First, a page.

The emotional brain unthinkingly touches off flexor-withdrawal movements designed to protect from real or imagined harm. When we see a palm-up hand gesture, mirror neurons set up a motor template, a prototype or blueprint in our own brain, that allows us to read the cue. Palm-down cues mark emotional feelings of certitude Givens Though not often classified as such, certainty is an emotional feeling that something is real, right, and true.
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Feelings of certainty come not from brain areas that mediate rationality and conscious reflection, but from evolutionary older emotion centers of the limbic brain MacLean , p. These areas include the cingulate gyrus, amygdala, hippocampus, hypothalamus, ventral tegmentum pleasure pathway , and supraorbital cortex Burton , p. The amygdala acting through reptilian areas of basal ganglia [MacLean , Grillner ] mediates palm-down gestures. That we show dominance by pronating, extending, and figuratively stomping with our forelimbs reflects the amygdala's evolutionary kinship with the basal ganglia.
While the former directs an emotional stance, the latter governs a physical stance in relation to gravity. Thus, slapping a desktop for emphasis is not unlike a sumo wrestler's ceremonial stomp in the ring. Both are postural displays to demonstrate stability, strength, and standing on the earthly plain. There are fundamental differences in the evolution of forelimb and hindlimb communication. In the tetrapod transition from water to land, forelimbs functioned as tactile antennae to sense the tangible boundaries between water and land. Thus, from the very beginning pectoral forelimbs played an exploratory role in their direct communication with the tactile properties of terra firma.
In this matter pelvic hindlimbs played a secondary role. Moreover, pronated forelimbs enabled early amphibians to crawl forward on land, and to raise the head and pectoral portion of the body above shallow waterlines. Evolution of hindlimbs, meanwhile, was secondary and played a lesser role in communication than in supporting body weight on dry land. High-stand postures in tetrapods date back perhaps million years to fossils of the oldest known North-American amphibian, Hynerpeton bassetti , that show forelimbs strong enough to do a pushup akin to the socially assertive press-up postures of today's lizards, basilisks, and iguanas.
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In reptilian neurology, the basal ganglia-ansa lenticularis pathway reverberated links between the amygdala and basal ganglia via the ansa lenticularis and lenticulate fasciculus to the midbrain tegmentum, red nucleus, and reticular system to spinal cord interneurons required for the high-stand display. In human neurology, palm-down gestures derive from postural signs mediated by basal ganglia via the brain stem's reticulospinal tract to motor neurons acting on muscles that control stance in relation to gravity.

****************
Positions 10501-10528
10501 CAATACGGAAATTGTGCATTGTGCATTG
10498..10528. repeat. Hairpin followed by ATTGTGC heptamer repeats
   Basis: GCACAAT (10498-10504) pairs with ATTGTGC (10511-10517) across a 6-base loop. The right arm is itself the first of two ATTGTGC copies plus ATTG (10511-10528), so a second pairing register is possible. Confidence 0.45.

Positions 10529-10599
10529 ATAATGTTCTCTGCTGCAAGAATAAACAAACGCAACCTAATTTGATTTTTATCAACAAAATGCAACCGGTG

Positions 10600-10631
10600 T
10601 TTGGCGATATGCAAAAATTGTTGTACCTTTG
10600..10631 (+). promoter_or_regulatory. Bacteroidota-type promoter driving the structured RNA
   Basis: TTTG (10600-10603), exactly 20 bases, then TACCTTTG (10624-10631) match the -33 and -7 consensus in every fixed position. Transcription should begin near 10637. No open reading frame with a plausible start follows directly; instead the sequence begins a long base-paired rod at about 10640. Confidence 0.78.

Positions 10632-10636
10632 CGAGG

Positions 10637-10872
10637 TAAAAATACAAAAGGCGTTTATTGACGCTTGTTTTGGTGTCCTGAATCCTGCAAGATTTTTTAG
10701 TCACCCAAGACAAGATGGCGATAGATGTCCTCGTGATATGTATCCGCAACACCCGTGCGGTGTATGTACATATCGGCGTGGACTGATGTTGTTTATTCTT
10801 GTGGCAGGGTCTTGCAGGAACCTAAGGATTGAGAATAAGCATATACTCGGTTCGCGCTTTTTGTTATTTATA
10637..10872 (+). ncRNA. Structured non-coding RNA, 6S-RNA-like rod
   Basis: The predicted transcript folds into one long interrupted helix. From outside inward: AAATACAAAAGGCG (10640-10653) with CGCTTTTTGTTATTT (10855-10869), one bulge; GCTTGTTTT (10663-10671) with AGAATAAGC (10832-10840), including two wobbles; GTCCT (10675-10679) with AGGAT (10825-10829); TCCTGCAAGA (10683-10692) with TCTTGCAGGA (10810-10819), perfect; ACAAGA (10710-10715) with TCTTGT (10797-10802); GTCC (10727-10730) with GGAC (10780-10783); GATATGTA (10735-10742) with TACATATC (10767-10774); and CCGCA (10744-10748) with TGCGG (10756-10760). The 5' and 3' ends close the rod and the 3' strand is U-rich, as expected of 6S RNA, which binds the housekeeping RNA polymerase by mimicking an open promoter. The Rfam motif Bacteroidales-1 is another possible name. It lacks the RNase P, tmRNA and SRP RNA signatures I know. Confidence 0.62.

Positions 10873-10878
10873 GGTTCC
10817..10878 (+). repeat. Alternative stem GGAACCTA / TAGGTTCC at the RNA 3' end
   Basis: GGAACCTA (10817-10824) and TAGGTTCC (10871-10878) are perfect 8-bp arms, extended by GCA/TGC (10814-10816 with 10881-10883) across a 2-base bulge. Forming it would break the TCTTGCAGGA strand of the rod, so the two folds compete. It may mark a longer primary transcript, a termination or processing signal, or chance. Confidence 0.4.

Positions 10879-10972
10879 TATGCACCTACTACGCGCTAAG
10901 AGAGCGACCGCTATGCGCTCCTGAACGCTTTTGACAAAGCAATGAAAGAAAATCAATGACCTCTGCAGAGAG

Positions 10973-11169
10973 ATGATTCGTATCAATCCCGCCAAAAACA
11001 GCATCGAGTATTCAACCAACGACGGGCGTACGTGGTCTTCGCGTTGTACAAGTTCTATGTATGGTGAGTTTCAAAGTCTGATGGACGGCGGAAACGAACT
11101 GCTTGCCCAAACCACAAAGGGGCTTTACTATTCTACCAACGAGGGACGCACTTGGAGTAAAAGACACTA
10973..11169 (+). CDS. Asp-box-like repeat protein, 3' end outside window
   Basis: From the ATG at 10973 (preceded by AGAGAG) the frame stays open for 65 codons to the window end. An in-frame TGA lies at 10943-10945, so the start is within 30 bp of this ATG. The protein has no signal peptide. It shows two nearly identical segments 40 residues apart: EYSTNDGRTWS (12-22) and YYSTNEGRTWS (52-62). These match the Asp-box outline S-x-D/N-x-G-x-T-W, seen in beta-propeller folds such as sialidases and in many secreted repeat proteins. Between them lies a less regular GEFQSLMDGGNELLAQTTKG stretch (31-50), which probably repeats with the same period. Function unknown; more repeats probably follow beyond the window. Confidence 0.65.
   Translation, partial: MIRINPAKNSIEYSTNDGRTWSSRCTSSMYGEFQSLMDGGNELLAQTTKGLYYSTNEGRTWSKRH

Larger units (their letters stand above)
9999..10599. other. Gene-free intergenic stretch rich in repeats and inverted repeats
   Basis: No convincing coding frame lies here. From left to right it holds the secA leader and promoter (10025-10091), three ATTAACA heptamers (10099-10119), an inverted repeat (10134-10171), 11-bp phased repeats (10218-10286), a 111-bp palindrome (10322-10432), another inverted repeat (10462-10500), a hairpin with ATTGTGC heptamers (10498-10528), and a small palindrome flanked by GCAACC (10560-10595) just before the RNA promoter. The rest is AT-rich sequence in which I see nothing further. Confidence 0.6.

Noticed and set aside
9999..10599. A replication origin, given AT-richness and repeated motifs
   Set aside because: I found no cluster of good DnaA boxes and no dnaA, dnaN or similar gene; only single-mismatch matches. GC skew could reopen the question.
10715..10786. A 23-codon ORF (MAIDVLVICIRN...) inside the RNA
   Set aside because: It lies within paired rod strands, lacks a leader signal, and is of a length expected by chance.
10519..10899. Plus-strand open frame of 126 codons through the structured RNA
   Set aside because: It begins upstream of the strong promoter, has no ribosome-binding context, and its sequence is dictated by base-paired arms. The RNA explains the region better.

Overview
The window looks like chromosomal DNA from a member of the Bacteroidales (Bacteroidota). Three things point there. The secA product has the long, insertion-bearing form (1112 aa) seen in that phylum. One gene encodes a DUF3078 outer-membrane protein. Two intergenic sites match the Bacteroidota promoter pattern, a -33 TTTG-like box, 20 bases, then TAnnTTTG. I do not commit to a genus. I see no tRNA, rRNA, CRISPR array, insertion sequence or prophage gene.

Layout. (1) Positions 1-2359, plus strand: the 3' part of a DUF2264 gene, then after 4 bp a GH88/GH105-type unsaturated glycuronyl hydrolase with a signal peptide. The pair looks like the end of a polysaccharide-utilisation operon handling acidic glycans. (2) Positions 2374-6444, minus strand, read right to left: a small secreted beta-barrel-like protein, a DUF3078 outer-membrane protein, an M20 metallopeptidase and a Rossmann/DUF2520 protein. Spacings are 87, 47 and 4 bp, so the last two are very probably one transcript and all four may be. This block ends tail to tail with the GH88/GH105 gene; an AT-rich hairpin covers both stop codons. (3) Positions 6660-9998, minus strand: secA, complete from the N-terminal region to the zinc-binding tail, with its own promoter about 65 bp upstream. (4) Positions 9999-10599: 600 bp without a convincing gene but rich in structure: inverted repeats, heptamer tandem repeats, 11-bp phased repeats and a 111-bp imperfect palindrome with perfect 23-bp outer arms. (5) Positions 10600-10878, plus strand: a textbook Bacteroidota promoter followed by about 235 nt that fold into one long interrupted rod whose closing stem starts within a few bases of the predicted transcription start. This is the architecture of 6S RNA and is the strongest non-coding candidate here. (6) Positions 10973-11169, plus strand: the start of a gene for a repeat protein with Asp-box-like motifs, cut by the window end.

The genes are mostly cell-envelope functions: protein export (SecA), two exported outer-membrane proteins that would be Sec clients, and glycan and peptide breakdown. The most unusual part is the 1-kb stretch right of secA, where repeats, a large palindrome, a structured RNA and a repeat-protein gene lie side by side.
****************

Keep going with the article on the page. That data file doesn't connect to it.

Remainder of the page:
Movements and postures of expansion evoke a strong, automatic reaction known as the looming response, seen in birds just three hours after hatching, and in puppies at two weeks of age. At 14 days, human infants will avoid a rapidly dilating shape projected to "loom" on a screen--as if they already knew the danger portended by large objects.
A steady increase in the size of a projected shadow also produces avoidance movements in frogs, chicks, and turtles Russell Of the toad, Porter writes, "It will inflate its body with air, making itself appear much larger, or it will bow its head forward, thus forming its body into a crouched ball" , p.
Chameleons turn a broadside toward enemies to visually "expand" in size, or crouch down to lower their profile and "shrink" Cloudsley Thompson Even limbless snakes appear "bigger"--or "smaller"--through illusory size. To threaten, the hognose snake rises vertically, widens its head like a cobra, thrusts its body forward, and makes loud hissing noises.
But to surrender, it reverses the display: gasps feebly, rolls over on its back, shudders, and plays dead Porter Like fish and lizards, cattle turn a broadside when threatened to show their biggest, most fearsome angle. The antelope's dark dorsal line frames its broadside silhouette for illusory size and "nearness. Mountain gorillas beat broadened chests as body hair erects and the larynx roars. In summary, from the standpoint of bioneurology, palm-up-and-down gestures have deep evolutionary roots in the vertebrate nervous-system for social communication.
Palm-up and palm-down gestures are well adapted for expressing, respectively, key contrasts in deference and assertion. Indeed, for Homo , object-naming has a special relationship with the fabrication of tools. Neuroscientists have established that flaking a stone tool and uttering a related word or phrase about the act of flaking make use of closely connected brain areas.